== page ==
A woman in Ohio using her cell phone to videotape police questioning her boyfriend caused deputies to fear for their lives because she could have easily been holding a “cell-phone gun.”

After all, cell-phone guns have become the latest rage in the criminal underworld; everyday occurrences that threaten officers at every turn.

At least according to Delaware County Sheriff Walter L. Davis III:

In a statement, Delaware County Sheriff Walter L. Davis III said that cell-phone guns are an example of everyday items that have been altered into deceptive weapons that endanger the safety of officers and the public.

However, the Columbus Dispatch prodded a little deeper into this deadly trend and discovered that the sheriff was most likely hyping up the threat of cell-phone guns to justify his deputy’s arrest of the woman for videotaping them against their wishes.

Neither the sheriff’s office nor the Columbus office of the federal Bureau of Alcohol, Tobacco, Firearms and Explosives has ever come across one of the black-market devices that apparently are made in Eastern Europe.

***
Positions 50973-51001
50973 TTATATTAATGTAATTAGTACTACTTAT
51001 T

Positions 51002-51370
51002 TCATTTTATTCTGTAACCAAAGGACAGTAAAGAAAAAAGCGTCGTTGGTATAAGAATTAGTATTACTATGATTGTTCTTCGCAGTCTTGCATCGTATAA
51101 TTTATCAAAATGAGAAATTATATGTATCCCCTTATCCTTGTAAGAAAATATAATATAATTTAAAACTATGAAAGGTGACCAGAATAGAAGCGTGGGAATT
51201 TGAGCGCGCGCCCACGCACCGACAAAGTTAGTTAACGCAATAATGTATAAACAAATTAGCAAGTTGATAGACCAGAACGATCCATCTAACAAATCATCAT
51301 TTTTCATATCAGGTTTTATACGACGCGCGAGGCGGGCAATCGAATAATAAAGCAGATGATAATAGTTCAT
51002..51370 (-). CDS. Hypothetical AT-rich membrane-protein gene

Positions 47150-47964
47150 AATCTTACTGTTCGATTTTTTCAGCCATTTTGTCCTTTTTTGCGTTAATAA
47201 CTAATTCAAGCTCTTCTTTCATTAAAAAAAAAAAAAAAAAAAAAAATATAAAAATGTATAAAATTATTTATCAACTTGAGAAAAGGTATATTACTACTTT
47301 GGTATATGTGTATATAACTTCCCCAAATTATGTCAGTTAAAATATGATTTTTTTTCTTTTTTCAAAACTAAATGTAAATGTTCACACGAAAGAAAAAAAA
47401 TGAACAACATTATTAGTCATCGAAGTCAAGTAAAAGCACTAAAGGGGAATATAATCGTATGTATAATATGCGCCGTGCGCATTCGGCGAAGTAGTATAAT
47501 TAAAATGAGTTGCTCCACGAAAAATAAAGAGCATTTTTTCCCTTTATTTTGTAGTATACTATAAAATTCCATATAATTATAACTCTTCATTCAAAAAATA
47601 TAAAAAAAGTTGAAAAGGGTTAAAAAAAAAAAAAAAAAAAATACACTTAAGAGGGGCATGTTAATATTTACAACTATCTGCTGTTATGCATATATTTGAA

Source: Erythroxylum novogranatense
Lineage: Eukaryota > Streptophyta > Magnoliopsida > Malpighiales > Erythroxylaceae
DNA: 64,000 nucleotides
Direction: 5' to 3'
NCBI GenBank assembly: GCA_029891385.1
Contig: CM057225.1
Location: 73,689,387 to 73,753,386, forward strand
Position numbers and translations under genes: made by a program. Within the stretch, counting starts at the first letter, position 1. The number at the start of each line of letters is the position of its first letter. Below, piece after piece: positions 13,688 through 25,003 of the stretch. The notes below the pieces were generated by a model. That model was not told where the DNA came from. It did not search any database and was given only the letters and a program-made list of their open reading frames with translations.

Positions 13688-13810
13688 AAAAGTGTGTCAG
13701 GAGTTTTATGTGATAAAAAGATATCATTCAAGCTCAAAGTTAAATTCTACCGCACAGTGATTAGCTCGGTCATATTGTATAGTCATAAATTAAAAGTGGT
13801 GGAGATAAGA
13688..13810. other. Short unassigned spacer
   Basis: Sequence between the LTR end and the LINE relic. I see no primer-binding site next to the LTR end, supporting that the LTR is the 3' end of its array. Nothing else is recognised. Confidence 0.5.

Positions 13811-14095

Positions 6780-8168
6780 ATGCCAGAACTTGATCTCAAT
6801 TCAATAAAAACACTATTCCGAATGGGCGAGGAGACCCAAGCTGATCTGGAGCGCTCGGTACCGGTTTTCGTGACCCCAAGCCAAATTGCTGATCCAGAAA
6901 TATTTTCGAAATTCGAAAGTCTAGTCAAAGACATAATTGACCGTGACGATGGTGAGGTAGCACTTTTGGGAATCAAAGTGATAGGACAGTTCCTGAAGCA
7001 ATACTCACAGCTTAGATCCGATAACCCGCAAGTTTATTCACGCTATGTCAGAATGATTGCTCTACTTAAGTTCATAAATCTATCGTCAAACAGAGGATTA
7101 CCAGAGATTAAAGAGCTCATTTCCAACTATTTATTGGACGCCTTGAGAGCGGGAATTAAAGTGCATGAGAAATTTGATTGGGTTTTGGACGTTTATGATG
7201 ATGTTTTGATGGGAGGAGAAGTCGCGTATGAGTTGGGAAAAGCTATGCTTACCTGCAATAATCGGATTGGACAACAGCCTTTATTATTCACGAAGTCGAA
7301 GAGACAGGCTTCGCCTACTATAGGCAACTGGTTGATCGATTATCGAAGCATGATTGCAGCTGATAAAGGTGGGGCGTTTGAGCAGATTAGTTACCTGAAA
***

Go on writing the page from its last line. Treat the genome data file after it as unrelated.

Several online sources, including Snopes, confirmed the existence of the these phones but say they very rare and they have not yet made it into the United States

Melissa Greenfield, the 115-lb, 20-year-old woman was wearing a neck brace when she began videotaping deputies talking to her boyfriend at a truck stop. She was charged with obstructing official business and resisting arrest, which are common contempt-of-cop charges.

Greenfield say when deputies returned her cell-phone, she discovered they had deleted her videos.

However, the sheriff says they did no such thing because that would have required a warrant and they are not going to twist the law in their favor.

Deputies did not delete any video, Davis said. A warrant would have been required to search the phone, and one was not obtained, he said.

And we are to completely believe every word out of Davis’ mouth because he would never tell a lie. Well, he might exaggerate about the widespread use of cell-phone guns. But lie? Never.